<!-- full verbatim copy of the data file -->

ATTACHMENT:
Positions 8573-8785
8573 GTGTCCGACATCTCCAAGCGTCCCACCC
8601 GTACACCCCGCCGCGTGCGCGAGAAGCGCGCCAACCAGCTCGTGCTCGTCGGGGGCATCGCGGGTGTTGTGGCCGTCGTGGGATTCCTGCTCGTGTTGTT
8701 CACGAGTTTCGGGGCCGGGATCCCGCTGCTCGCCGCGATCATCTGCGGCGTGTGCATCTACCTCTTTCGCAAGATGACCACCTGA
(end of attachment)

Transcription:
Positions 8573-8785
8573 GTGTCCGACATCTCCAAGCGTCCCACCC
8601 GTACACCCCGCCGCGTGCGCGAGAAGCGCGCCAACCAGCTCGTGCTCGTCGGGGGCATCGCGGGTGTTGTGGCCGTCGTGGGATTCCTGCTCGTGTTGTT
8701 CACGAGTTTCGGGGCCGGGATCCCGCTGCTCGCCGCGATCATCTGCGGCGTGTGCATCTACCTCTTTCGCAAGATGACCACCTGA